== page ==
A novel visible network approach for freeway crash analysis
Abbreviated Journal Title
Transp. Res. Pt. C-Emerg. Technol.
Freeway safety; Crash data; Safety analysis; Visible network; SUPPORT VECTOR MACHINE; NEURAL-NETWORK; MOUNTAINOUS FREEWAY; SAFETY; PERFORMANCE; PREDICTION MODEL; TIME-SERIES; CASUALTIES; FREQUENCY; SPEED; REGRESSION; Transportation Science & Technology
Freeway crashes have attracted considerable attention in recent years leading to the development of various methodologies to unveil the crash occurrence mechanisms including two general modeling approaches: parametric and non-parametric. In this paper, a novel visible network approach has been proposed to analyze crash characteristics with real-time traffic and weather data. In the suggested model, traffic states prior to crash occurrence have been extracted from real-time data; and crashes are mapped as nodes on the network. Each node contains information for the most hazardous factors relate to crash occurrence selected by random forest algorithm. With the help of transferring technology, links are connected between the nodes according to the state values. Therefore, complete freeway crash evolution networks can be obtained by analyzing one year crash data (including real-time weather and traffic variables) on 1-70 in the state of Colorado. Additionally, the suggested method is also used to analyze single- and multi-vehicle crashes separately to identify their distinct characteristics. Compared with the traditional analysis methods, the proposed visible approach has the advantages of easy to be extended, transferred, and applied; easy to identify the effects of the various contributing factors on a traffic crash and to visually inspect the model. Moreover, the crash contributing factors identified in this study is beneficial for designing advanced early-warning and risk assessment systems in the context of real-time highway management.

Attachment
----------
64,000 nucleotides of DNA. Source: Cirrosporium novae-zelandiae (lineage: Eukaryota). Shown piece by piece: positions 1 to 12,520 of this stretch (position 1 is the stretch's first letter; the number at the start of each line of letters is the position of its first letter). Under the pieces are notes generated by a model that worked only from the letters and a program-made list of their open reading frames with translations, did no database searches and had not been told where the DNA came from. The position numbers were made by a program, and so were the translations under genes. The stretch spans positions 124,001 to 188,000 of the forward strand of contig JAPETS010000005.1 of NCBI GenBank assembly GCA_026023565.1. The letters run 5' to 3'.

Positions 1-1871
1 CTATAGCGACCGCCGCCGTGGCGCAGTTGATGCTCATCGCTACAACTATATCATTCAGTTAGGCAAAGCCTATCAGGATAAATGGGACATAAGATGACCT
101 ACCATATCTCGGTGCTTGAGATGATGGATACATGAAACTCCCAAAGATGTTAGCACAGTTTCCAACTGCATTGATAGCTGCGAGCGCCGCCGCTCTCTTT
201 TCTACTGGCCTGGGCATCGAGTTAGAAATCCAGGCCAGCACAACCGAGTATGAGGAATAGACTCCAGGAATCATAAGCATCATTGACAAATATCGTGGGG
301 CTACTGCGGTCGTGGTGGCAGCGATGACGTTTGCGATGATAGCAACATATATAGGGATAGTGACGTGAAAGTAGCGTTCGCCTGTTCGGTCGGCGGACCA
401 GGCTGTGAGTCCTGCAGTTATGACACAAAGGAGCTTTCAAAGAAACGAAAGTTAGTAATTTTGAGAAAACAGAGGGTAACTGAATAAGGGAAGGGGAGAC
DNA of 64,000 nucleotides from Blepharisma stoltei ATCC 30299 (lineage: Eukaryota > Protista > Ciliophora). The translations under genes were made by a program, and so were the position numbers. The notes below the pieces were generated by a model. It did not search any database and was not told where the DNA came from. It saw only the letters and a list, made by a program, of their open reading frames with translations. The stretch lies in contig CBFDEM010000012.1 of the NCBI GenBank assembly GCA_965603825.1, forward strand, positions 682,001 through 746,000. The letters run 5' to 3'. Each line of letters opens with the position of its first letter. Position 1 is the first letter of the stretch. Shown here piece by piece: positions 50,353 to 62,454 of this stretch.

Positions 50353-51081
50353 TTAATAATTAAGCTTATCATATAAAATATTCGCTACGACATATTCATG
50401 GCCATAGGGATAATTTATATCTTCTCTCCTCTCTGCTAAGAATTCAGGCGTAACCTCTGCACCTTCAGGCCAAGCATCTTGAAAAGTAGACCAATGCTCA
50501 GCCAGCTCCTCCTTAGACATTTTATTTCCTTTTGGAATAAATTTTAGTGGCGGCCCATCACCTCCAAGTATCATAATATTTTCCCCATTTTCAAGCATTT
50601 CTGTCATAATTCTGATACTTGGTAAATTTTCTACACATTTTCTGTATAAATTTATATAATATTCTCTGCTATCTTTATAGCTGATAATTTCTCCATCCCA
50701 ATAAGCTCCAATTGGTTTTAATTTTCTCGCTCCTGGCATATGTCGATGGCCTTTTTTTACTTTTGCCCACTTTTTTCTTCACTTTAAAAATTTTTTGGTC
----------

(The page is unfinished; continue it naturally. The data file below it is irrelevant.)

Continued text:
Transportation Research Part C-Emerging Technologies
"A novel visible network approach for freeway crash analysis" (2013). Faculty Bibliography 2010s. 4863.